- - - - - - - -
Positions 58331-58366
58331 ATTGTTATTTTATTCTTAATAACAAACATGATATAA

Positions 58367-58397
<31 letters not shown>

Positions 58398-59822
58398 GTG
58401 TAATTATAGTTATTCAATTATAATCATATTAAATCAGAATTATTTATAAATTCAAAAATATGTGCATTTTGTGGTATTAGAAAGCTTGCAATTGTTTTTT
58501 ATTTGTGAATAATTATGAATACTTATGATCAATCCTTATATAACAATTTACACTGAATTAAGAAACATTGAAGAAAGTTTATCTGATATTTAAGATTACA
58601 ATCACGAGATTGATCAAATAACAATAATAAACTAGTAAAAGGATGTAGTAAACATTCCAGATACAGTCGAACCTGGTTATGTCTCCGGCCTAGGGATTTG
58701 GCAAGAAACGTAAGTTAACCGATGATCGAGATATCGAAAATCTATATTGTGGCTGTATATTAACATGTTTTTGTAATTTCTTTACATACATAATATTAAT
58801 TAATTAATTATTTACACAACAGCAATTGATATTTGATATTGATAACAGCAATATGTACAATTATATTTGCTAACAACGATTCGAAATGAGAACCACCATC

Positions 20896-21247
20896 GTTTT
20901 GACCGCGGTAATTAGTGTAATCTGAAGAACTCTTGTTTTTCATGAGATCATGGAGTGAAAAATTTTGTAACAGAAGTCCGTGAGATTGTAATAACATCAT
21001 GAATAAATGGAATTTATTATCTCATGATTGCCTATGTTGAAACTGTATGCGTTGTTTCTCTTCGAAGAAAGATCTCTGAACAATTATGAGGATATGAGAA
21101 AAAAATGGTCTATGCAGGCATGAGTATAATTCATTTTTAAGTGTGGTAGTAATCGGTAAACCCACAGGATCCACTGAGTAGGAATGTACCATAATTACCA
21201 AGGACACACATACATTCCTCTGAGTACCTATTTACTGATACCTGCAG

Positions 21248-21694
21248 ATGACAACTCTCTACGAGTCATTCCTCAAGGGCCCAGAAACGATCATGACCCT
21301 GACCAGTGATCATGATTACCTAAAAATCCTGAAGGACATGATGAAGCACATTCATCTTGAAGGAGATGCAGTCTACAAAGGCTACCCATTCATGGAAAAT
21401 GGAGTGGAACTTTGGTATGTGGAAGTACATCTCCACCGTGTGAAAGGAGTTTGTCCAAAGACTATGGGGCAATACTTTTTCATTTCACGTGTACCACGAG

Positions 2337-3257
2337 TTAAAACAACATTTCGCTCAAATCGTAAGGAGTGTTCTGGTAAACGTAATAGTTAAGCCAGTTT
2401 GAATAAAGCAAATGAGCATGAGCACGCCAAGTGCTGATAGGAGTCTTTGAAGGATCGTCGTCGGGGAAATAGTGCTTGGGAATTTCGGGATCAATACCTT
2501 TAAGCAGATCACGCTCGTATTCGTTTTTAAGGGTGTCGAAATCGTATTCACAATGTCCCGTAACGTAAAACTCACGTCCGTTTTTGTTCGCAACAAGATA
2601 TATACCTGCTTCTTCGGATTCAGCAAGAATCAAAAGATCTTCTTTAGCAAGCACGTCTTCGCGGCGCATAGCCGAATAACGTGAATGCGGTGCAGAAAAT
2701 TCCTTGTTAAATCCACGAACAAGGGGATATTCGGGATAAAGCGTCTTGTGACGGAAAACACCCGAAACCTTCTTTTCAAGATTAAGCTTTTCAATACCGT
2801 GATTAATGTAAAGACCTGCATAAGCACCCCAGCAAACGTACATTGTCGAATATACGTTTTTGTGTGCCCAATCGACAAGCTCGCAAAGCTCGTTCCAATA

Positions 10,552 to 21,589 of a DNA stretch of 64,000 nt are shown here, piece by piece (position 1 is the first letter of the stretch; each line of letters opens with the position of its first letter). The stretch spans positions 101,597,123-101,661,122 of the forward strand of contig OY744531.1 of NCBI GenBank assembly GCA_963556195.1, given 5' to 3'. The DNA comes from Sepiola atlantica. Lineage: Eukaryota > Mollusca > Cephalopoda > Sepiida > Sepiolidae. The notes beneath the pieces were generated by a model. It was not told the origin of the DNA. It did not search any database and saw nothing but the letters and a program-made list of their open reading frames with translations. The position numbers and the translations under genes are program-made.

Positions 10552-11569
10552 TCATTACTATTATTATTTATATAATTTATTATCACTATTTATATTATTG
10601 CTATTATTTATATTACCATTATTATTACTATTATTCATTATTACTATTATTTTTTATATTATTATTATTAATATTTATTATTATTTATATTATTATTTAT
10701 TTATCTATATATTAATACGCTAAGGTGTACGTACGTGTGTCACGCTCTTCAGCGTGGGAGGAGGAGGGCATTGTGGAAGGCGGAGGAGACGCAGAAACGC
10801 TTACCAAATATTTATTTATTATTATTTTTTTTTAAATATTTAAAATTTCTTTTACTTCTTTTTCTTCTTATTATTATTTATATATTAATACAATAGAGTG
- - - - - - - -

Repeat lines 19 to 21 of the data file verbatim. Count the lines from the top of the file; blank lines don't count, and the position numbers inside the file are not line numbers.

21248 ATGACAACTCTCTACGAGTCATTCCTCAAGGGCCCAGAAACGATCATGACCCT
21301 GACCAGTGATCATGATTACCTAAAAATCCTGAAGGACATGATGAAGCACATTCATCTTGAAGGAGATGCAGTCTACAAAGGCTACCCATTCATGGAAAAT
21401 GGAGTGGAACTTTGGTATGTGGAAGTACATCTCCACCGTGTGAAAGGAGTTTGTCCAAAGACTATGGGGCAATACTTTTTCATTTCACGTGTACCACGAG